Pretreatment Endocrine Disorders Due to Optic Pathway Gliomas in Pediatric Neurofibromatosis Type 1: Multicenter Study

Claudia Santoro, Silverio Perrotta, Stefania Picariello, Martina Scilipoti, Mario Cirillo, Lucia Quaglietta, Giuseppe Cinalli, Daniela Cioffi, Natascia Di Iorgi, Mohamad Maghnie, Annalisa Gallizia, Maria Parpagnoli, Federica Messa, Luisa De Sanctis, Silvia Vannelli, Pierluigi Marzuillo, Emanuele Miraglia Del Giudice, Anna Grandone

Research output: Contribution to journalArticlepeer-review

Abstract

CONTEXT: Up to 20% of children with neurofibromatosis type 1 (NF1) develop low-grade optic pathway gliomas (OPGs) that can result in endocrine dysfunction. Data on prevalence and type of endocrine disorders in NF1-related OPGs are scarce.

OBJECTIVES: The aim of the study was to determine the prevalence of endocrine dysfunctions in patients with NF1 and OPGs and to investigate predictive factors before oncological treatment.

DESIGN: Multicenter retrospective study.

SETTINGS AND PATIENTS: Records were reviewed for 116 children (64 females, 52 males) with NF1 and OPGs followed at 4 Italian centers.

MAIN OUTCOME MEASURES: We evaluated endocrine function and reviewed brain imaging at the time of OPG diagnosis before radio- and chemotherapy and/or surgery. OPGs were classified according to the modified Dodge classification.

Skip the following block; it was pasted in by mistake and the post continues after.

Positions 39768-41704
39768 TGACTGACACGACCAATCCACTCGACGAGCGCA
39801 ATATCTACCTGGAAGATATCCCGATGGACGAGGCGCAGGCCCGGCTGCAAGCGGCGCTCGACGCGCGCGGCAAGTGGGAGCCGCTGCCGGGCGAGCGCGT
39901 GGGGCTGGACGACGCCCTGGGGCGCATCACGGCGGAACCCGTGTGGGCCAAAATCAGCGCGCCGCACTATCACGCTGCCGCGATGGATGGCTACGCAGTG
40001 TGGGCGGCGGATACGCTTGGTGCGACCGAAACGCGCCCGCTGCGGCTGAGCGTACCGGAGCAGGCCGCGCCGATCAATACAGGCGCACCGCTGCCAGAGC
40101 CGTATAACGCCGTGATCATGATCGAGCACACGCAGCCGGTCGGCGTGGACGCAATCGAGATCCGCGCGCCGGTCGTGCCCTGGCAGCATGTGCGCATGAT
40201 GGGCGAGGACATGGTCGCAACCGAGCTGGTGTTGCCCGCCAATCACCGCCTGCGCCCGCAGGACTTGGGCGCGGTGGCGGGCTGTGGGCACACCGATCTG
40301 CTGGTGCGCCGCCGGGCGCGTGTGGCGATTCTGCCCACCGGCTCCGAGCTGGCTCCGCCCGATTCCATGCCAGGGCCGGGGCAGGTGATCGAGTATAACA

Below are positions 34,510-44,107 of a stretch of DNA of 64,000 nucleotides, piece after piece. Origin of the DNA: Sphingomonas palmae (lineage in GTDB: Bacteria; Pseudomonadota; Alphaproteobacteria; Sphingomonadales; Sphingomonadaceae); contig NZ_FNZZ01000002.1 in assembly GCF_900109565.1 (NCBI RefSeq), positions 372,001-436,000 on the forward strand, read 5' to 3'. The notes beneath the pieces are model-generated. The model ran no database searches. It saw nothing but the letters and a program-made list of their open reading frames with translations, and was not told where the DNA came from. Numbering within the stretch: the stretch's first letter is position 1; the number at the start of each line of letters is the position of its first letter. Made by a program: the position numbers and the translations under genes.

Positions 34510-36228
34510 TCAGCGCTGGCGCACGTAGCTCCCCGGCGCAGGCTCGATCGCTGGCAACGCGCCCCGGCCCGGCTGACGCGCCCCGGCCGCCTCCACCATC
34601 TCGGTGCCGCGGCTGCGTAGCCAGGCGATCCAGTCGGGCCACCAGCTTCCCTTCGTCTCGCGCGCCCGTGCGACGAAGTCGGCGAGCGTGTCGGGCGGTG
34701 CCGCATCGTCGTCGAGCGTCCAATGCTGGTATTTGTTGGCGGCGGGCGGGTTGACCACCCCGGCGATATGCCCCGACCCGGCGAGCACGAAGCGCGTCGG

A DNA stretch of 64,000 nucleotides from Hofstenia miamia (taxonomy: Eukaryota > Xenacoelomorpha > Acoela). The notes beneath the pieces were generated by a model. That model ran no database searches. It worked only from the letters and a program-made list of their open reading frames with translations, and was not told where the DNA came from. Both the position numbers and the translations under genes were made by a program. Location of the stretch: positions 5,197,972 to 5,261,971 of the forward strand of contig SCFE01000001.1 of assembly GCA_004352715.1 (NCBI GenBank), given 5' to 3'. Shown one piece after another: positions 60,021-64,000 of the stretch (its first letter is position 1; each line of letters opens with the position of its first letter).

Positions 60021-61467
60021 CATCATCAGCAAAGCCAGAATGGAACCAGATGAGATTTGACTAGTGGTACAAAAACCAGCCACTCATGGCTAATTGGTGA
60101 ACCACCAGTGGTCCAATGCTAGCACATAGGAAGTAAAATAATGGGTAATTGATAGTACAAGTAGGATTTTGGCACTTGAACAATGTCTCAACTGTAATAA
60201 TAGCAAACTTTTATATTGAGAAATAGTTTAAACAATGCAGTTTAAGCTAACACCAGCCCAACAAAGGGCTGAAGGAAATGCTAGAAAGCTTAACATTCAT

RESULTS: Thirty-two children (27.6%) with a median age of 7.8 years had endocrine dysfunctions including central precocious puberty in 23 (71.9%), growth hormone deficiency in 3 (9.4%), diencephalic syndrome in 4 (12.5%), and growth hormone hypersecretion in 2 (6.2%). In a multivariate cox regression analysis, hypothalamic involvement was the only independent predictor of endocrine dysfunctions (hazard ratio 5.02 [1.802-13.983]; P = .002).

CONCLUSIONS: Endocrine disorders were found in approximately one-third of patients with Neurofibromatosis type 1 and OPGs before any oncological treatment, central precocious puberty being the most prevalent. Sign of diencephalic syndrome and growth hormone hypersecretion, although rare, could be predictive of optic pathway gliomas in NF1. Tumor location was the most important predictor of endocrine disorders, particularly hypothalamic involvement.

Original languageEnglish
JournalThe Journal of clinical endocrinology and metabolism
Volume105
Issue number6
DOIs
Publication statusPublished - Jun 1 2020

Keywords

  • Adolescent
  • Child
  • Child, Preschool
  • Endocrine System Diseases/epidemiology
  • Female
  • Follow-Up Studies
  • Humans
  • Infant
  • Infant, Newborn
  • Italy/epidemiology
  • Male
  • Neurofibromatosis 1/physiopathology
  • Optic Nerve Glioma/complications
  • Prevalence
  • Prognosis
  • Retrospective Studies
  • Survival Rate

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